A sound positional approach for White to handling the Sicilian.
The Vienna set-up aims for very aggressive play, which often includes sacrifices, but White prefers to be on the safe side, without burning all the bridges and to try to justify his actions from the point of view of positional play as well. This is how this usually happens. At first, he deploys his minor pieces to active positions, then he advances the thematic move f4, castles (usually on the kingside) and begins an attack only after all this.
The Nimzo-Indian and Other Defences.
Lakdawala teaches how to efficiently exploit a development lead, capitalize on an attack, identify and convert favourable imbalances, accumulate strategic advantages and other tools to increase your conversion rate. His examples are compelling, his explanations are captivating and often funny.
The Modern Philidor Defence consists of seven chapters, dealing with different move-orders. Each chapter comprises of a “Quick Repertoire” then a thorough theoretical study in the part “Step by Step”and “Complete Games”.
Which opening does better in practice: the wild, “unsound” and “refuted” Latvian Gambit (1 e4 e5 2 Nf3 f5) or the solid Philidor Defence (1 e4 e5 2 Nf3 d6)?
As James Schuyler points out, referring to the definitive Megabase, the Latvian Gambit scores higher.
How can such a discredited opening (and the same story is repeated with other “unsound” openings) do so well? The point is that playing like this throws the opponent off balance, makes them anxious and induces mistakes.
Even the very best players recognise the value of discomforting the opponent. Historically, Emanuel Lasker was the master of this approach and his modern day equivalent is world champion Magnus Carlsen. Carlsen frequently employs offbeat openings and his opponents invariably fail to counter them correctly.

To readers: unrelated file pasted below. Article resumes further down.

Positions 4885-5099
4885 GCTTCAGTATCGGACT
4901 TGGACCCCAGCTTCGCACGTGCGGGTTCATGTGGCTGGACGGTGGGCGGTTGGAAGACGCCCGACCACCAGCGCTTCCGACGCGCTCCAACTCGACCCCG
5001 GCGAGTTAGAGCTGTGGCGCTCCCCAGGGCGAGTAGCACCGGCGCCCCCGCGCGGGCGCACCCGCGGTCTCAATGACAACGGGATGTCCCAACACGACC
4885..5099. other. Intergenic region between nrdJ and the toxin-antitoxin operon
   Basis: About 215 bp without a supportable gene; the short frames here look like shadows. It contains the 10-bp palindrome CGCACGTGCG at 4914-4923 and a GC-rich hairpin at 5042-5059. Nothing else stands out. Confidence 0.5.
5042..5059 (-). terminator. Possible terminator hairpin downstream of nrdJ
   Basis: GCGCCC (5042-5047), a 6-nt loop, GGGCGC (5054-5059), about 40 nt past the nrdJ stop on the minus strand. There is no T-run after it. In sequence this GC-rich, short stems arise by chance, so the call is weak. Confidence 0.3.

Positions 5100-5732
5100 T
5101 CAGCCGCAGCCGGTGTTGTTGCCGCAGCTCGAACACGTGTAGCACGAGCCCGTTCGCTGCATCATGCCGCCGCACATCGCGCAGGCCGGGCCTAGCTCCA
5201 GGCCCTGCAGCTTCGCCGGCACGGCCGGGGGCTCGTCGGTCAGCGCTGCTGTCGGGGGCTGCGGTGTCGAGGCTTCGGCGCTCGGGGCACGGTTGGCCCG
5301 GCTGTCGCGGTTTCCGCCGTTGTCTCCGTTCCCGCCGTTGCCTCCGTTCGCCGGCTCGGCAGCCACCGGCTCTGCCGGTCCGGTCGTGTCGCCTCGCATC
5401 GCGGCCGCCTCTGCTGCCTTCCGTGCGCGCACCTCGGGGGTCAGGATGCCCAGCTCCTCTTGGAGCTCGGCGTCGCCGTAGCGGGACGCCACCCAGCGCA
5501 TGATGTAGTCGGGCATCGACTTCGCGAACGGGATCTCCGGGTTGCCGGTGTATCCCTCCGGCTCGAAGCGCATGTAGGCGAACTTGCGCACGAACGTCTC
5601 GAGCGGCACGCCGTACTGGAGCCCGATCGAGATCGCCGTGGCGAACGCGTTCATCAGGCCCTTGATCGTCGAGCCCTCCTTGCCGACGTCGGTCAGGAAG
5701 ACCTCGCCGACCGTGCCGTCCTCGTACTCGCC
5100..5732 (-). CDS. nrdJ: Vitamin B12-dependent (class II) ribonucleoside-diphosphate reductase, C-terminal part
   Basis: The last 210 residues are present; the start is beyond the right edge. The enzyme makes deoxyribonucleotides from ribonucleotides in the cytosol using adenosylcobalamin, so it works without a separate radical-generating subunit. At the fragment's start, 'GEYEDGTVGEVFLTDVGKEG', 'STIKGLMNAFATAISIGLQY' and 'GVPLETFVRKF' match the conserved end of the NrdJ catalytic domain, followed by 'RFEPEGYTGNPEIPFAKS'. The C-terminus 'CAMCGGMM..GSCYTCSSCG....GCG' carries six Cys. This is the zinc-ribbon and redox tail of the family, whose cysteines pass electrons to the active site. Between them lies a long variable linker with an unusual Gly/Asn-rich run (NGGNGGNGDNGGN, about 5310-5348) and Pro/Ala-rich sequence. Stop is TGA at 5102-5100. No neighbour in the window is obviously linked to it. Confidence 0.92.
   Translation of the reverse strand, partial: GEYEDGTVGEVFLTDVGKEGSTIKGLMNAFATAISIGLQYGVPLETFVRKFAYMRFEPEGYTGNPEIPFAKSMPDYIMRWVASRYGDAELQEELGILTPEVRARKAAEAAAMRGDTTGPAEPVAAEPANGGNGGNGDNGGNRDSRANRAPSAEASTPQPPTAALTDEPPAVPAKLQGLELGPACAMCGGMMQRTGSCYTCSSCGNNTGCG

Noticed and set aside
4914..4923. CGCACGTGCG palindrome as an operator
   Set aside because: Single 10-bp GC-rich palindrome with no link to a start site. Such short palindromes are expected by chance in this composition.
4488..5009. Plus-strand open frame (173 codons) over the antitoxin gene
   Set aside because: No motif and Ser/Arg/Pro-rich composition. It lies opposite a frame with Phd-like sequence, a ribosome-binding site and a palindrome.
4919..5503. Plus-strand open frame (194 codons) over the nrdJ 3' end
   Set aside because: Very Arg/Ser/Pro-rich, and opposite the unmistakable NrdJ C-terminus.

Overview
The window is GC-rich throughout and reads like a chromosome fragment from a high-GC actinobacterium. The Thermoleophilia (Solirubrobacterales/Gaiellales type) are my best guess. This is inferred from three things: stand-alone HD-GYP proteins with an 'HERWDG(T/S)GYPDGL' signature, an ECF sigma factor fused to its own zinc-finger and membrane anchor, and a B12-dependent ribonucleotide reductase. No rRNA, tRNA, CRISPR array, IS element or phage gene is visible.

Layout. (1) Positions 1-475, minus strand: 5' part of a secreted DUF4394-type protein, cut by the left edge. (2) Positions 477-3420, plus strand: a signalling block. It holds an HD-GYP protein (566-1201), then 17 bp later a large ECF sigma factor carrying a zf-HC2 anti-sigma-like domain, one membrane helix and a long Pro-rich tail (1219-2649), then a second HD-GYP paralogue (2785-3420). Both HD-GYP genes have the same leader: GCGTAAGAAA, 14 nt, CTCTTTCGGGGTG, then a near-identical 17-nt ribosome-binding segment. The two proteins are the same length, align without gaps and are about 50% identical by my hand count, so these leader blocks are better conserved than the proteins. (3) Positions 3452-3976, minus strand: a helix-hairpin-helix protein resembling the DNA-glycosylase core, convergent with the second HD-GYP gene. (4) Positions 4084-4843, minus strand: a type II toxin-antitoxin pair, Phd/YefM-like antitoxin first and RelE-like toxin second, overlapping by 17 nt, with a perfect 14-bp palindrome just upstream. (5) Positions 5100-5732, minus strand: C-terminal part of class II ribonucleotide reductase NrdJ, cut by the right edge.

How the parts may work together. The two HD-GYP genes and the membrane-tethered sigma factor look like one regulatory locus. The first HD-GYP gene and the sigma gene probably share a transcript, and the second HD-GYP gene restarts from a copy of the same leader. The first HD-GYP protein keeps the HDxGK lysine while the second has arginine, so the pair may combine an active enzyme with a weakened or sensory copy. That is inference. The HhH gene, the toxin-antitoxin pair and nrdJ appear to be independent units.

This is the key theme of this book. Schuyler covers all phases of the game and discusses other vital subjects such as harassment, material imbalance, time management, surprise moves, unusual ideas, provocative play, manoeuvres and recovering from bad positions.
Pattern recognition is perhaps the single most important thing in Chess. This is true in all three phases of the game and it applies to both positional and tactical themes. The book you hold in your hands provides a sufficiently comprehensive overview of the latter. The main goal of this book is aimed at improving pattern recognition and tactical vision, while also treating the reader with nice combinations.
There are two parts to this book. The first 17 chapters elaborate on the most important motifs in practical chess. The remaining 8 chapters showcase the art of attack and defense. Certain motifs feel like they belong together and the order of the chapters in which they are discussed reflects that. All 25 chapters of this book begin with an introduction which is always designed to clearly illustrate the motif or theme at hand. Most but not all of the games here are classics. All the introductions are followed by training puzzles in order to reinforce pattern recognition and learning for what has been discussed beforehand.